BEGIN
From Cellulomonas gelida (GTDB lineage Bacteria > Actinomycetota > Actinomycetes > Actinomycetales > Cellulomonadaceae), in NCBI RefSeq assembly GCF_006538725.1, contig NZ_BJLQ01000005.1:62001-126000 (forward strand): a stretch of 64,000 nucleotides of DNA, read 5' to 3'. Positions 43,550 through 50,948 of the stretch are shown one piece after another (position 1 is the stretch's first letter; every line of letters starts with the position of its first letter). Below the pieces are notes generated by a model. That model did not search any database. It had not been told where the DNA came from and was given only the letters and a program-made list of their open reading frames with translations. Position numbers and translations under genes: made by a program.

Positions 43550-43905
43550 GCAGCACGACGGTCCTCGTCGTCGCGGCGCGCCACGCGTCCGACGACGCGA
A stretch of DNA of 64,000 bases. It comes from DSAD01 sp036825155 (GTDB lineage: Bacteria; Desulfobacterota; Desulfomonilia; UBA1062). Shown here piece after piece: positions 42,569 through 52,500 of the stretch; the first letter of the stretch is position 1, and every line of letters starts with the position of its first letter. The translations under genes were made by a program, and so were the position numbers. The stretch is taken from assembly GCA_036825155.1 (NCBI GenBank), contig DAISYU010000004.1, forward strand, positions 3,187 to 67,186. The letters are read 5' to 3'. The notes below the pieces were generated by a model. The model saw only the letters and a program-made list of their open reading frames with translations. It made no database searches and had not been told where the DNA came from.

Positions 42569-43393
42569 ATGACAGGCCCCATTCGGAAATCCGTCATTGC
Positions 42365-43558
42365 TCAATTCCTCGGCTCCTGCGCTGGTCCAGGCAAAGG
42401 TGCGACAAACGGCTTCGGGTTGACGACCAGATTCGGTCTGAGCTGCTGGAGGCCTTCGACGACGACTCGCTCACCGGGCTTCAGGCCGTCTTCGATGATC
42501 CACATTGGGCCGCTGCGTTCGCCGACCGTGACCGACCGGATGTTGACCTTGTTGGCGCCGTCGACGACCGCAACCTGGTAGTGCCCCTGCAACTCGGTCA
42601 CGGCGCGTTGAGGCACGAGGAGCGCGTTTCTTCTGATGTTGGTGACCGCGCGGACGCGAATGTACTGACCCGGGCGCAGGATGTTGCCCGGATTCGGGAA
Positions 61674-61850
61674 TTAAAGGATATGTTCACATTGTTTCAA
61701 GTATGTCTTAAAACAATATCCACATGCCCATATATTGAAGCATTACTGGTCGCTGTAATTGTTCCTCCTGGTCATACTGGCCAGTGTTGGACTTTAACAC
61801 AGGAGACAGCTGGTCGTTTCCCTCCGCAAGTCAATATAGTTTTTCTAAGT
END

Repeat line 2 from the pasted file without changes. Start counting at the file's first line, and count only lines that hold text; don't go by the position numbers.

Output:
Positions 43550-43905